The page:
Egnyte, a company that provides hybrid-cloud data management services, today released a new method for companies to track and manage content in their control. Egnyte’s CEO Vineet Jain also spoke to TechCrunch concerning Egnyte’s individual financial performance.
Egnyte’s new tool, called ‘Smart Reporting & Auditing File Service,’ is a dashboard environment that allows managers to dig into content creation, access and the like across their networks.
Egnyte has transitioned over the last year to what I described previously as an ‘intelligence layer.’
That sounds fancy, but in practice it isn’t too hard to understand. Essentially, no one wants to sell storage now, because the margins are nil to negative, and monied incumbents will happily bleed you dry. So if you are a company like Egnyte with a focus on both on-prem and cloud storage, you might position yourself in between and in the middle of both.
All that plugs into what the company released today. The new Smart Reporting tool provides information about a company’s data, regardless whether it is stored on-prem or in the cloud. I asked Egnyte for a sample screen:
The tool can also track link usage, activity by device varietal, model, and what storage products are in use. It’s something like a window into what workers are doing with content at any given point. According to Jain, the new tool is free for all current Egnyte customers.
Egnyte has a history of being open with its financial results, something that I appreciate. During an interview with TechCrunch, the firm dropped a few new data points:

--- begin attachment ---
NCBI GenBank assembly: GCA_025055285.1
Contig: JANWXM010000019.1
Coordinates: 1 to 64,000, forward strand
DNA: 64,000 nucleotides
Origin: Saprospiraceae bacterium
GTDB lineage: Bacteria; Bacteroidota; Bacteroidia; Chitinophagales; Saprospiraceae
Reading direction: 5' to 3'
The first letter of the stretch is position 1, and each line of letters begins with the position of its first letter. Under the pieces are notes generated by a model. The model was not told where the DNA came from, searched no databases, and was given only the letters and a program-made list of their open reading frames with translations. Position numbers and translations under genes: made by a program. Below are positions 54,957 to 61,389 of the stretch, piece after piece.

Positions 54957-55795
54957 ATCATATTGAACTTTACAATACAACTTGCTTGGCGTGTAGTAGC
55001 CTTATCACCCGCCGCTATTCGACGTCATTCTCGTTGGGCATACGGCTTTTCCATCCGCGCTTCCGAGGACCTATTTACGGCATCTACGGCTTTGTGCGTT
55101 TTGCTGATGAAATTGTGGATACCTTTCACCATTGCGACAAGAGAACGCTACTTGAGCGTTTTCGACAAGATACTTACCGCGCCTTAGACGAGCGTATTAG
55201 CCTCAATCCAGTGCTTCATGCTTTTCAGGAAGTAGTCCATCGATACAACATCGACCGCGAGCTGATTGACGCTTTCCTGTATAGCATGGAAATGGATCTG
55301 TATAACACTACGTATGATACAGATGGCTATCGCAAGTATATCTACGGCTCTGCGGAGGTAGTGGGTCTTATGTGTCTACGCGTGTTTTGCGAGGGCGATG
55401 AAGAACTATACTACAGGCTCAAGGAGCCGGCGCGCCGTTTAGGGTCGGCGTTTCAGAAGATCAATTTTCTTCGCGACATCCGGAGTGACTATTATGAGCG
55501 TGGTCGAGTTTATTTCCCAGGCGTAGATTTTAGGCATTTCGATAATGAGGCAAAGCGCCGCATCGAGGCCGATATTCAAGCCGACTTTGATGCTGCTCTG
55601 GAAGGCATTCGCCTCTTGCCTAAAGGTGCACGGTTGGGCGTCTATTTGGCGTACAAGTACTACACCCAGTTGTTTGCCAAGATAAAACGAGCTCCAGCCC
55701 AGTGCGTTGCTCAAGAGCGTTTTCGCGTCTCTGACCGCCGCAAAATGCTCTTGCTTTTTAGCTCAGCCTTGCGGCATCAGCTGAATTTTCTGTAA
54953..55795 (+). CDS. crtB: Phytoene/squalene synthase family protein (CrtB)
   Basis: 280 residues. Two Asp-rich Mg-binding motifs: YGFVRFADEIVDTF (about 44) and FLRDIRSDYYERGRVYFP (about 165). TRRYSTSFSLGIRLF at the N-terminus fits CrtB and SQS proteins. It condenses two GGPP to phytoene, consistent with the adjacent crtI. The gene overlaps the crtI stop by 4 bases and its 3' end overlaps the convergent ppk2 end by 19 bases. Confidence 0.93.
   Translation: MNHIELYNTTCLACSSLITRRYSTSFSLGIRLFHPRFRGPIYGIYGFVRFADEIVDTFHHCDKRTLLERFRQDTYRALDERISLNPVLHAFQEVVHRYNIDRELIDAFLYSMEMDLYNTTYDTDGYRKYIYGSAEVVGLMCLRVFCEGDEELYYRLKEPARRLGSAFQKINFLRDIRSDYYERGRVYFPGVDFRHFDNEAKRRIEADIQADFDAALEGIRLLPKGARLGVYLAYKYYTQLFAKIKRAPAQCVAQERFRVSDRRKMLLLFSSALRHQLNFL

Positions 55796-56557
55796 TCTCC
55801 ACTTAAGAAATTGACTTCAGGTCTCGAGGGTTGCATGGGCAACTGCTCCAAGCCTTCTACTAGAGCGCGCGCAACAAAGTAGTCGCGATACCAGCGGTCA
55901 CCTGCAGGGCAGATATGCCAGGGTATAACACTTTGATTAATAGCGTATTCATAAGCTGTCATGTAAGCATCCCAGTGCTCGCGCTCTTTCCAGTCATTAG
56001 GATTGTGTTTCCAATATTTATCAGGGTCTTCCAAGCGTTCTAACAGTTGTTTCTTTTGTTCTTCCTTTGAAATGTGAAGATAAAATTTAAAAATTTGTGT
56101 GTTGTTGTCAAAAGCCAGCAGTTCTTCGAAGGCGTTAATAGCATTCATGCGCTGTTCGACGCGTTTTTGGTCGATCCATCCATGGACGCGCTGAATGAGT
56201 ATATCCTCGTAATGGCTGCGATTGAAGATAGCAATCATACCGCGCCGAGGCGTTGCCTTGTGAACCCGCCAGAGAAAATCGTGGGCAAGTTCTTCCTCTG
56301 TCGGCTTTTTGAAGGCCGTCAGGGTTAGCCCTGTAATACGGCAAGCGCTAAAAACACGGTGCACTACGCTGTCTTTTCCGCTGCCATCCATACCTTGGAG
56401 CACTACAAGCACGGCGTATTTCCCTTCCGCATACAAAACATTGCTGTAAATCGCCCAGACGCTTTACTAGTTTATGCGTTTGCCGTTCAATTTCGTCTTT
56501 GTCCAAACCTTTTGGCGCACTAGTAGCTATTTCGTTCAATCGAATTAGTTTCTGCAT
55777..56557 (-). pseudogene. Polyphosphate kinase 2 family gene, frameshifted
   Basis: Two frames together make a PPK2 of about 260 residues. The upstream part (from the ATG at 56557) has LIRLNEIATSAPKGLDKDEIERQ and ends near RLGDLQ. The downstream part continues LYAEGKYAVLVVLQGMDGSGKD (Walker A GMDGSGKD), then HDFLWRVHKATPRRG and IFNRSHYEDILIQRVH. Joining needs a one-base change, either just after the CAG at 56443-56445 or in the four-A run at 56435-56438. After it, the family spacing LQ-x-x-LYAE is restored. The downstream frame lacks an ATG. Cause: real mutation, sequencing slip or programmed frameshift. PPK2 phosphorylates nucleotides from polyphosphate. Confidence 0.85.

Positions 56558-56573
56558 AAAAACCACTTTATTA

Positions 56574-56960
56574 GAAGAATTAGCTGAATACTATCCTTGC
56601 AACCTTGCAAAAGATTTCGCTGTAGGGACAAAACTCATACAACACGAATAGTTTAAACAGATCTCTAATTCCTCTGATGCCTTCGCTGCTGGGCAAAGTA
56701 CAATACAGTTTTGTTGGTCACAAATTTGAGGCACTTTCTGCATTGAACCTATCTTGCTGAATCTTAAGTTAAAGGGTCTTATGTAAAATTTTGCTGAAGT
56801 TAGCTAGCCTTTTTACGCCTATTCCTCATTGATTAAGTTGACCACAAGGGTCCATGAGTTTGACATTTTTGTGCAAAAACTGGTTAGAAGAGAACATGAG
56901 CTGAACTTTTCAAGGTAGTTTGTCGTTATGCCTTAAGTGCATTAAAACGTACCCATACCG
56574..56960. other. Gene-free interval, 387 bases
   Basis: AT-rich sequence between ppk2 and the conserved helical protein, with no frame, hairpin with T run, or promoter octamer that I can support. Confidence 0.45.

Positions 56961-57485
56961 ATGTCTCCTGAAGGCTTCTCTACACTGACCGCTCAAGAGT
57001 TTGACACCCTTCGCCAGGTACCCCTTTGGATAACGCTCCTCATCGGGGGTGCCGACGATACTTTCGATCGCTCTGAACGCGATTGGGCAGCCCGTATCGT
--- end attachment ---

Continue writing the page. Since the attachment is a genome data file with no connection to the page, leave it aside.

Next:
- Its current gross margin is 72 percent.
- The company could be cash-flow break-even in the first quarter of 2016. Or, in less than two full quarters.
- It may raise another round in the first half of 2016.
We can vet two of those against the company’s past projections. On the gross margin point and cash burn points, here’s what the company said in January:
The company appears to be in modestly rude health. It expects its gross margin to expand from 68 percent in 2014, to 74 percent in 2015. Egnyte also expects to reach cash-flow breakeven this year, and profitability in the first quarter of 2016.
The company’s gross margin estimate appears to be nearly dead-on. Its ramp to profitability appears to be slightly behind schedule, but not by more than a quarter or two. Jain told TechCrunch that his company’s channel sales strategy hadn’t performed as well as he had hoped. That could be the cause of the cash-flow break-even delay.
(It’s worth noting that the company projected that it would be cash-flow break-even during the last quarter of 2014, in 2013.)
What isn’t clear at this time is the company’s current annual revenue run rate and its projection for GAAP full-year 2015 revenue. The company previously said that it would rack up $100 million in revenue during the current year. When 2015 concludes, I’ll press them for a figure.
For now, Egnyte is doing what it said that it would. Now it’s up the market to react.